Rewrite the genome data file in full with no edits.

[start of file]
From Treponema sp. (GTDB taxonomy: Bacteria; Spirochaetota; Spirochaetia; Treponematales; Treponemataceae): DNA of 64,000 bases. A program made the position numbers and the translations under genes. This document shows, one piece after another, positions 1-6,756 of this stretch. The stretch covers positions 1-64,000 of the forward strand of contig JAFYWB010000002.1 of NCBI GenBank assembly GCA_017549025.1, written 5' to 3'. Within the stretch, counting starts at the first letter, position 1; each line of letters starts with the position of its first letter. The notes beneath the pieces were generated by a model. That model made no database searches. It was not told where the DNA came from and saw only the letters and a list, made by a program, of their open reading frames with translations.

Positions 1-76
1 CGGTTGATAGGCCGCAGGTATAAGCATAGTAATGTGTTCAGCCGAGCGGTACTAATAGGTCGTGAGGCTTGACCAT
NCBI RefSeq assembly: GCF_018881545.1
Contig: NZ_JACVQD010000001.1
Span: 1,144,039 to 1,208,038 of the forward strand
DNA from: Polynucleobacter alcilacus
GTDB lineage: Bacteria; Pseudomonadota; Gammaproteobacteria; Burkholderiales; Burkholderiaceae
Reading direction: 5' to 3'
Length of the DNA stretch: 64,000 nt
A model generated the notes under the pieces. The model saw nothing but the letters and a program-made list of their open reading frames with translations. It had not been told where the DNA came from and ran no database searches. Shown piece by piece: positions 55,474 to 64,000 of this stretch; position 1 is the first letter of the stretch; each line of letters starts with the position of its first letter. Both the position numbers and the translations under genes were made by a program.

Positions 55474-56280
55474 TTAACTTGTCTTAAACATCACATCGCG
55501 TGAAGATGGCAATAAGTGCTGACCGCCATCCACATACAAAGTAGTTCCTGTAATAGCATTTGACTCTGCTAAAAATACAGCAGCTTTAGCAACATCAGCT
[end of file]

From Treponema sp. (GTDB taxonomy: Bacteria; Spirochaetota; Spirochaetia; Treponematales; Treponemataceae): DNA of 64,000 bases. A program made the position numbers and the translations under genes. This document shows, one piece after another, positions 1-6,756 of this stretch. The stretch covers positions 1-64,000 of the forward strand of contig JAFYWB010000002.1 of NCBI GenBank assembly GCA_017549025.1, written 5' to 3'. Within the stretch, counting starts at the first letter, position 1; each line of letters starts with the position of its first letter. The notes beneath the pieces were generated by a model. That model made no database searches. It was not told where the DNA came from and saw only the letters and a list, made by a program, of their open reading frames with translations.

Positions 1-76
1 CGGTTGATAGGCCGCAGGTATAAGCATAGTAATGTGTTCAGCCGAGCGGTACTAATAGGTCGTGAGGCTTGACCAT
NCBI RefSeq assembly: GCF_018881545.1
Contig: NZ_JACVQD010000001.1
Span: 1,144,039 to 1,208,038 of the forward strand
DNA from: Polynucleobacter alcilacus
GTDB lineage: Bacteria; Pseudomonadota; Gammaproteobacteria; Burkholderiales; Burkholderiaceae
Reading direction: 5' to 3'
Length of the DNA stretch: 64,000 nt
A model generated the notes under the pieces. The model saw nothing but the letters and a program-made list of their open reading frames with translations. It had not been told where the DNA came from and ran no database searches. Shown piece by piece: positions 55,474 to 64,000 of this stretch; position 1 is the first letter of the stretch; each line of letters starts with the position of its first letter. Both the position numbers and the translations under genes were made by a program.

Positions 55474-56280
55474 TTAACTTGTCTTAAACATCACATCGCG
55501 TGAAGATGGCAATAAGTGCTGACCGCCATCCACATACAAAGTAGTTCCTGTAATAGCATTTGACTCTGCTAAAAATACAGCAGCTTTAGCAACATCAGCT